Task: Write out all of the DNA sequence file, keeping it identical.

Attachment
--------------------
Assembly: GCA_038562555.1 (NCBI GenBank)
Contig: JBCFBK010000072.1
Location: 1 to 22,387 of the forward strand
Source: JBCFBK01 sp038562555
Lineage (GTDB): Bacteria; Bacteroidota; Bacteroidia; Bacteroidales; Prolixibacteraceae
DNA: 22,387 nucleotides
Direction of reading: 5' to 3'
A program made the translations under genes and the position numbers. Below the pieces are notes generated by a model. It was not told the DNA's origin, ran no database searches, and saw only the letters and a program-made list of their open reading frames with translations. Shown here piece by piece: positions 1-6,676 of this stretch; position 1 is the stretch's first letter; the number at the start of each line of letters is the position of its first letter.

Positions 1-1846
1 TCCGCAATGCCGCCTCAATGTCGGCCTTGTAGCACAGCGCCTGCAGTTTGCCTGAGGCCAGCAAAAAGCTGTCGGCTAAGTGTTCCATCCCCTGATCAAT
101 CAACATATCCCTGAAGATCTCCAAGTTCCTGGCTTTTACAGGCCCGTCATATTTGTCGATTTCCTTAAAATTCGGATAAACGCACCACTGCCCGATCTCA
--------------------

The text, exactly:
Assembly: GCA_038562555.1 (NCBI GenBank)
Contig: JBCFBK010000072.1
Location: 1 to 22,387 of the forward strand
Source: JBCFBK01 sp038562555
Lineage (GTDB): Bacteria; Bacteroidota; Bacteroidia; Bacteroidales; Prolixibacteraceae
DNA: 22,387 nucleotides
Direction of reading: 5' to 3'
A program made the translations under genes and the position numbers. Below the pieces are notes generated by a model. It was not told the DNA's origin, ran no database searches, and saw only the letters and a program-made list of their open reading frames with translations. Shown here piece by piece: positions 1-6,676 of this stretch; position 1 is the stretch's first letter; the number at the start of each line of letters is the position of its first letter.

Positions 1-1846
1 TCCGCAATGCCGCCTCAATGTCGGCCTTGTAGCACAGCGCCTGCAGTTTGCCTGAGGCCAGCAAAAAGCTGTCGGCTAAGTGTTCCATCCCCTGATCAAT
101 CAACATATCCCTGAAGATCTCCAAGTTCCTGGCTTTTACAGGCCCGTCATATTTGTCGATTTCCTTAAAATTCGGATAAACGCACCACTGCCCGATCTCA